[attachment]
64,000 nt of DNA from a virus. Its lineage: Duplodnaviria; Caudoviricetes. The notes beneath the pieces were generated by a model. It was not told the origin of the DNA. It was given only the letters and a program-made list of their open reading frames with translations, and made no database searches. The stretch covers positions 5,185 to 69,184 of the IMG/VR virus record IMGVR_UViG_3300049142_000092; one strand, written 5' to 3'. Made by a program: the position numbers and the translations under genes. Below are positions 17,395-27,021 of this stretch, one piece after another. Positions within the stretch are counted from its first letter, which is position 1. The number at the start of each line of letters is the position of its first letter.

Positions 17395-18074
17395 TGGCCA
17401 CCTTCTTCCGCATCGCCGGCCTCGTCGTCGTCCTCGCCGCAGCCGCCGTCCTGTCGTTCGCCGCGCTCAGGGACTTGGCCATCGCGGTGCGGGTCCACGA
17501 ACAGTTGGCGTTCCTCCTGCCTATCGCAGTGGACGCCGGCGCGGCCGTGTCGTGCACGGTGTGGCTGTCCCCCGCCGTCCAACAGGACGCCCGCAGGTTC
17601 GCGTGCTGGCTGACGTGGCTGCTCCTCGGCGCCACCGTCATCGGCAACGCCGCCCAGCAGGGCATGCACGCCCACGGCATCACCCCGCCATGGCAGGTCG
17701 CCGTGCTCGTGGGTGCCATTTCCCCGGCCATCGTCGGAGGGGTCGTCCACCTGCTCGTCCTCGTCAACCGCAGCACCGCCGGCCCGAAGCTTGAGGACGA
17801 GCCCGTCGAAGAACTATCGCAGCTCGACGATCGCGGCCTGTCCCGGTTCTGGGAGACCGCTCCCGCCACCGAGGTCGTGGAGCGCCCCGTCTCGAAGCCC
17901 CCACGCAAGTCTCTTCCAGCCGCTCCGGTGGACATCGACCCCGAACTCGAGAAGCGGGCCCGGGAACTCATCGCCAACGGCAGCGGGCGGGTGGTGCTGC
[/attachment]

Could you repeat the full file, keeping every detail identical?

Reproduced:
64,000 nt of DNA from a virus. Its lineage: Duplodnaviria; Caudoviricetes. The notes beneath the pieces were generated by a model. It was not told the origin of the DNA. It was given only the letters and a program-made list of their open reading frames with translations, and made no database searches. The stretch covers positions 5,185 to 69,184 of the IMG/VR virus record IMGVR_UViG_3300049142_000092; one strand, written 5' to 3'. Made by a program: the position numbers and the translations under genes. Below are positions 17,395-27,021 of this stretch, one piece after another. Positions within the stretch are counted from its first letter, which is position 1. The number at the start of each line of letters is the position of its first letter.

Positions 17395-18074
17395 TGGCCA
17401 CCTTCTTCCGCATCGCCGGCCTCGTCGTCGTCCTCGCCGCAGCCGCCGTCCTGTCGTTCGCCGCGCTCAGGGACTTGGCCATCGCGGTGCGGGTCCACGA
17501 ACAGTTGGCGTTCCTCCTGCCTATCGCAGTGGACGCCGGCGCGGCCGTGTCGTGCACGGTGTGGCTGTCCCCCGCCGTCCAACAGGACGCCCGCAGGTTC
17601 GCGTGCTGGCTGACGTGGCTGCTCCTCGGCGCCACCGTCATCGGCAACGCCGCCCAGCAGGGCATGCACGCCCACGGCATCACCCCGCCATGGCAGGTCG
17701 CCGTGCTCGTGGGTGCCATTTCCCCGGCCATCGTCGGAGGGGTCGTCCACCTGCTCGTCCTCGTCAACCGCAGCACCGCCGGCCCGAAGCTTGAGGACGA
17801 GCCCGTCGAAGAACTATCGCAGCTCGACGATCGCGGCCTGTCCCGGTTCTGGGAGACCGCTCCCGCCACCGAGGTCGTGGAGCGCCCCGTCTCGAAGCCC
17901 CCACGCAAGTCTCTTCCAGCCGCTCCGGTGGACATCGACCCCGAACTCGAGAAGCGGGCCCGGGAACTCATCGCCAACGGCAGCGGGCGGGTGGTGCTGC